The Kinofilm Festival opens this Saturday with a star studded opening gala at the Odeon, Great Northern, in Central Manchester. Former Coronation Street stars Denise Welch and Jack Deam (also appeared in Shameless) will be attending, along with Ewen Macintosh who played Keith Bishop in The Office.
The red carpet bash, with drinks on arrival, will screen Six Star Studded Shorts. These include Bob’s Soul, starring Ewen Macintosh, which depicts a bungled attempt at auto-erotic asphyxia going awry. And fittingly for a Manchester based festival The Spirit of ’58, which is a “heartfelt look at hope, football, the father-son bond, and pre-millennial working-class Manchester”. The festival organisers expect you will have developed a thirst after the screenings, which you can quench at the Drink the Bar Dry After Party.
The short-film and animation festival, in its 14th year, will run from the opening gala starting at 7pm on the 18 November, until the 26 November. From a base in the International Anthony Burgess Foundation, the festival will take place across multiple venues in the City. Along with screenings of films and animation, the busy schedule will also fit in talks, practical workshops and Q&A sessions on a broad range of topics.
From approximately one thousand submissions, the chosen films and animations have been arranged into a packed programme of over 250 films and events. The diverse selection will showcase films from across the globe. The European section of the programme includes films from Germany, Poland, Spain, Italy and Ireland. The International programme will screen American Independent films, an Iranian Programme, plus films from Argentina, Canada, and Australia.
Britain is not left out, with the programme covering dedicated sections for films Made up North, Made in Manchester, and also sections showcasing the best emerging talent in British New Wave.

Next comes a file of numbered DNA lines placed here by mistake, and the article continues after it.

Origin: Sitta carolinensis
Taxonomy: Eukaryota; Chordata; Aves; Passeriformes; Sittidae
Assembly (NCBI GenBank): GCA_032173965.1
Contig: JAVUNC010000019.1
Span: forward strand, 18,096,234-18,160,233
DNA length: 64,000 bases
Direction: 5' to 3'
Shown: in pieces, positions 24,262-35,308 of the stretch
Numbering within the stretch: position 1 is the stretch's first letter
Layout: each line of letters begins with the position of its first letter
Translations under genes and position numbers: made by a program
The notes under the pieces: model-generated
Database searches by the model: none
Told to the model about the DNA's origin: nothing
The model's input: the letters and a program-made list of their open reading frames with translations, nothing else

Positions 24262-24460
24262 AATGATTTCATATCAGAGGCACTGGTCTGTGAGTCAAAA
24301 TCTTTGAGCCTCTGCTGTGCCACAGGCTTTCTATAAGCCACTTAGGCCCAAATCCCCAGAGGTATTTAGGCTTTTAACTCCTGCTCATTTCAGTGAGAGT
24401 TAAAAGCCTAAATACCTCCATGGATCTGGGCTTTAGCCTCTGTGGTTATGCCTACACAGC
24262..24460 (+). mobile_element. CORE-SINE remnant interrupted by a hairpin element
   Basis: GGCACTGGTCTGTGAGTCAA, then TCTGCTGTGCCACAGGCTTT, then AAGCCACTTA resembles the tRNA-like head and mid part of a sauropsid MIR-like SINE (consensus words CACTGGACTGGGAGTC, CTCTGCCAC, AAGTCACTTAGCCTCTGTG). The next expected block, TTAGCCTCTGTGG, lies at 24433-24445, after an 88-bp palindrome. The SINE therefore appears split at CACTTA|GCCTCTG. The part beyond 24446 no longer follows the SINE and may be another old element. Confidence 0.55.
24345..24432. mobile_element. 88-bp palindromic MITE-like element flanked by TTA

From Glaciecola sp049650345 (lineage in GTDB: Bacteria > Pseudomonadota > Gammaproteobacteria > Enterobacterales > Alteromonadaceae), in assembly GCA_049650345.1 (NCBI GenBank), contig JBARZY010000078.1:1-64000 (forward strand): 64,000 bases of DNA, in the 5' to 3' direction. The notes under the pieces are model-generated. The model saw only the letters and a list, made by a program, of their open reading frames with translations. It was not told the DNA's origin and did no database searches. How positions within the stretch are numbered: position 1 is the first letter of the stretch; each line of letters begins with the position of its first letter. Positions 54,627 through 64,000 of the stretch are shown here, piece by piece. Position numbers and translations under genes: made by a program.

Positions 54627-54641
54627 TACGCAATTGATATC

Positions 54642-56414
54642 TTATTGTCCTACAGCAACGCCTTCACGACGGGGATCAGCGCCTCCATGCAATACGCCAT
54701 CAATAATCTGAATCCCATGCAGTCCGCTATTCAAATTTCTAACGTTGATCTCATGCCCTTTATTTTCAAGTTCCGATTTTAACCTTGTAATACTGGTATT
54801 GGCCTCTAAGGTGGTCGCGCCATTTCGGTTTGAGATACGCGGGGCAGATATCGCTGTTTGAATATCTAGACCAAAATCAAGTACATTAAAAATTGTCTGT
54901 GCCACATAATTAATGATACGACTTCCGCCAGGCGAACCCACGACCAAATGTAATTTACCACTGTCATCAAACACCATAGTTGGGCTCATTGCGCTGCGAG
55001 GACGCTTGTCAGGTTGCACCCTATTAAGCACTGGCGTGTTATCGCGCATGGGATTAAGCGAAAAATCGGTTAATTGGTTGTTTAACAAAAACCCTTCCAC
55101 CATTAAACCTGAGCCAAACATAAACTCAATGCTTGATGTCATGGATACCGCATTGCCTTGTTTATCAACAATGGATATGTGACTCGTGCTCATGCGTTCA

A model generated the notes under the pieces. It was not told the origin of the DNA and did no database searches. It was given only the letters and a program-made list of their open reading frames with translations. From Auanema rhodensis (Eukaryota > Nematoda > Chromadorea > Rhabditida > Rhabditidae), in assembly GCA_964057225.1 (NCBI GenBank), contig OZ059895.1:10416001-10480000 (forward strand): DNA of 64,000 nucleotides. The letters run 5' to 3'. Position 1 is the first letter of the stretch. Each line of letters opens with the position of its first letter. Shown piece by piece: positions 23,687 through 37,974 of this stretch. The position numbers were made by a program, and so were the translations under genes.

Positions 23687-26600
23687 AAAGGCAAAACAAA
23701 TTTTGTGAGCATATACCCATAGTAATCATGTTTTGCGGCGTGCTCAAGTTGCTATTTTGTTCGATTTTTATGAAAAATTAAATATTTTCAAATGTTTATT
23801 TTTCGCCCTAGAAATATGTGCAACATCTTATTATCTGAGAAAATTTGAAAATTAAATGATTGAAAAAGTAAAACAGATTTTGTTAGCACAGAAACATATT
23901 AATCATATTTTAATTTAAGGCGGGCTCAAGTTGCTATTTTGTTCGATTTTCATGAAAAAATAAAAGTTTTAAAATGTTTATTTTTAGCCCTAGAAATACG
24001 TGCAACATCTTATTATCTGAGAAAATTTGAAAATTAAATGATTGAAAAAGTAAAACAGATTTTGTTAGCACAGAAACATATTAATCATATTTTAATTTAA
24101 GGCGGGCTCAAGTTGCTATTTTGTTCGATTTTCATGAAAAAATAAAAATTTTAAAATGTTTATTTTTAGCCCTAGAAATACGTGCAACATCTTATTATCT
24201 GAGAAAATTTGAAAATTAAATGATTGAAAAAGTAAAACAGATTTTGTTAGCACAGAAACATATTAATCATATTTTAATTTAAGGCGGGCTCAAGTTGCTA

The Kino Tales portion of the festival will satisfy those looking for Sci-Fi and Fantasy, Horror, Comedy, Romantic Tales or Myths and Fantasy, as well as the brilliantly titled Kino Noir programme. Student films, Documentaries, Experimental Films and Animations (including a two programme focus on Polish animation) will all be covered too.
Notable premieres include the UK debut of Shia LaBeouf starring in Everyday Performance Artists, and the world premiere of All We Left Behind in the American Independents programme.
Nicole Pott, the manager of Kinofilm told me she was particularly looking forward to Wednesday the 22 November and the Women in Tech panel discussion. Organized in conjunction with Women in Film and TV UK, the panel will discuss what it’s like to work behind the camera in such a typically male dominated profession.
As part of their celebrations of seventy years, BAFTA will be screening a rare big screen showing of Red Road, the BAFTA-winning debut film directed by Andrea Arnold. It will be accompanied by a Q&A session with award-winning editor Nicolas Chaudeurge, discussing his experience of working on the film.
Another Q&A session of note will be taken by Jason Wingard at the screening of his first feature film In Another life.
Director Gavin Searle will be talking about and evaluating 20 years of Anthropology on TV, as well as showing clips from his forthcoming BBC series The Last Treehouse, about the Korowai of West Papua.
Many of the Kinofilm Festival events are free, and where the programme is chargeable the ticket costs have been kept down to as little as possible. Day tickets for the festival are as little as £10, and for those who want to see as much of it as possible, you can buy a pass for the full week for £45.
The opening gala starts at 7pm on Saturday, and The Meteor will be attending this and many of the other screenings. Tickets can be purchased for the opening gala and the other screenings and events from here. Further information can be found from the website and Facebook.
James KA Baker
Feature Image and included photos: Kinofilm Festival